Flimsy intelligence is more common than people think. “Most reporting is low-confidence,” says one person with extensive experience of assessment. That means that “we can’t really get to the bottom of whether the person who’s provided this information is in a position to know it.” Somewhat paradoxically, an agglomeration of low-confidence reports can cohere into a high-confidence assessment. That is often the case in counter-terrorism assessments, which require swift action on the basis of fragmentary knowledge.
But to offer a striking claim without any confidence level is suspect. In October 2002 American intelligence analysts wrote a classified assessment of Iraq’s purported chemical and biological weapons, which was later used as justification for America and Britain to invade. When America published an unclassified version for public consumption that same month, it omitted a vital detail: that the spooks had low confidence in their ability to judge whether Iraq’s dictator, Saddam Hussein, would use those weapons or share them with terrorists—two things the administration was playing up publicly.
On the face of it, intelligence around the sabotage of the two Nord Stream gas pipelines, which connect Russia to Germany, looks thin. A review of intelligence described by the New York Times “suggests” the perpetrators were opponents of Mr Putin “but does not specify the members of the group, or who directed or paid for the operation.” American officials cited in the piece decline to describe the “strength of the evidence”, and say “there are no firm conclusions”. Though German news outlets have described alleged details of the plot, this sounds like a low-confidence judgment—one that should be taken with a sizeable pinch of salt.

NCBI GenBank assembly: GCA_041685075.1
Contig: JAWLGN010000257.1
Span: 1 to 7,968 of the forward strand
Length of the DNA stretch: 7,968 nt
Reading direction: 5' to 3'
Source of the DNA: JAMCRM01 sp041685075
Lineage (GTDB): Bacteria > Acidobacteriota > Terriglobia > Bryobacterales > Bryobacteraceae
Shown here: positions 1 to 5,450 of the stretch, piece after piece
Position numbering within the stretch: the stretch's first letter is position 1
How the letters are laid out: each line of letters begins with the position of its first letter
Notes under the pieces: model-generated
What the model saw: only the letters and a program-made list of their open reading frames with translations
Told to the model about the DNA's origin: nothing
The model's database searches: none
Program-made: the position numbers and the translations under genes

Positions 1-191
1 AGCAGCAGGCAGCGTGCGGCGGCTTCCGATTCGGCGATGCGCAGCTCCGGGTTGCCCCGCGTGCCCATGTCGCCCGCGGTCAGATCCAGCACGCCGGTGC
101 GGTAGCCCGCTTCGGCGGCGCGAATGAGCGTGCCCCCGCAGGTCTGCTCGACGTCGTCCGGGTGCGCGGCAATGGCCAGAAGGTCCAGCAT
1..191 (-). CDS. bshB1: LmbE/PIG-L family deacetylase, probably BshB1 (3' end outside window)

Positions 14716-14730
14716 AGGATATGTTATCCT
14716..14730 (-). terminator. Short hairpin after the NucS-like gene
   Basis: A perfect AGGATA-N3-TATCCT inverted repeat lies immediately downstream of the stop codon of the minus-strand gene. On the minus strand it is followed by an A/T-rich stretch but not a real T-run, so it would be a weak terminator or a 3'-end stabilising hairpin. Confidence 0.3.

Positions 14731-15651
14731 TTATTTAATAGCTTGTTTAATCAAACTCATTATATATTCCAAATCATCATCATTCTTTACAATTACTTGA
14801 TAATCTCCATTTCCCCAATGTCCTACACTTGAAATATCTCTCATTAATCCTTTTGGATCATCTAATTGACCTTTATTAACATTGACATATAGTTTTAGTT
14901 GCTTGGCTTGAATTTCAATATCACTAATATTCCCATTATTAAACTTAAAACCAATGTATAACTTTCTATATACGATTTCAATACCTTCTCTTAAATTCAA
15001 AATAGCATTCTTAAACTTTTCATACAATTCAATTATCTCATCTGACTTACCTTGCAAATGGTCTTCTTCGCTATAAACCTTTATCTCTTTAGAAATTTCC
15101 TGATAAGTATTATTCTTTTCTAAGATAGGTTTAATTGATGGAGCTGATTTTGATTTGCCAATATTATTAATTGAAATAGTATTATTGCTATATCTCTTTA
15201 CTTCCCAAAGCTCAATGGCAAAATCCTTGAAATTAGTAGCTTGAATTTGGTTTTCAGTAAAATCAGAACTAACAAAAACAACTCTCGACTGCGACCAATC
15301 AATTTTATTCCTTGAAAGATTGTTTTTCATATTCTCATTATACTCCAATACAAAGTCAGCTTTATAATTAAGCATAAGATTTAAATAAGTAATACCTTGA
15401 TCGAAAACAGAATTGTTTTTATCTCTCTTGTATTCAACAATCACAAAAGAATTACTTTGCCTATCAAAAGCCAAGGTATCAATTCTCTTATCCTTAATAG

Conversely, in early February 2022, British officials said it was “highly likely” that Russia would invade Ukraine and that they had “high confidence” the Kremlin was engineering a pretext to do so. Those claims reflected the clear-cut nature of the intelligence that had accumulated since the previous autumn. Even so, that crisis reveals a dilemma. Had Mr Putin abandoned his plans after they were exposed, the intelligence might have appeared to be wrong. Rather like Heisenberg’s uncertainty principle in physics, assessments that predict the future can also shape it.
Intelligence is also fiercely contested. In February 2022 France and Germany disbelieved American and British claims on Ukraine, despite seeing intelligence. Internal rows can be even fiercer. America’s intelligence community, commonly known as the ICis made up of 18 different organisations, from the CIA to the Space Force. The director of national intelligence is supposed to produce national intelligence estimates (NIEs) that reflects a collective judgment. But dissent is common.
The NIE on Havana syndrome published on March 1st, notes wildly varying confidence levels. Two agencies have high confidence in the claim that the symptoms were probably caused by natural or environmental factors, rather than a Russian weapon. Two others have only low confidence. The same divisions are apparent over the origins of covid-19. In an assessment by nine agencies, most think the virus emerged naturally. The FBI and Department of Energy disagree. But almost everyone—apart from the FBI—has low confidence in their respective views. That is not quite guesswork. But it is probably not what most people imagine when they think of intelligence. ■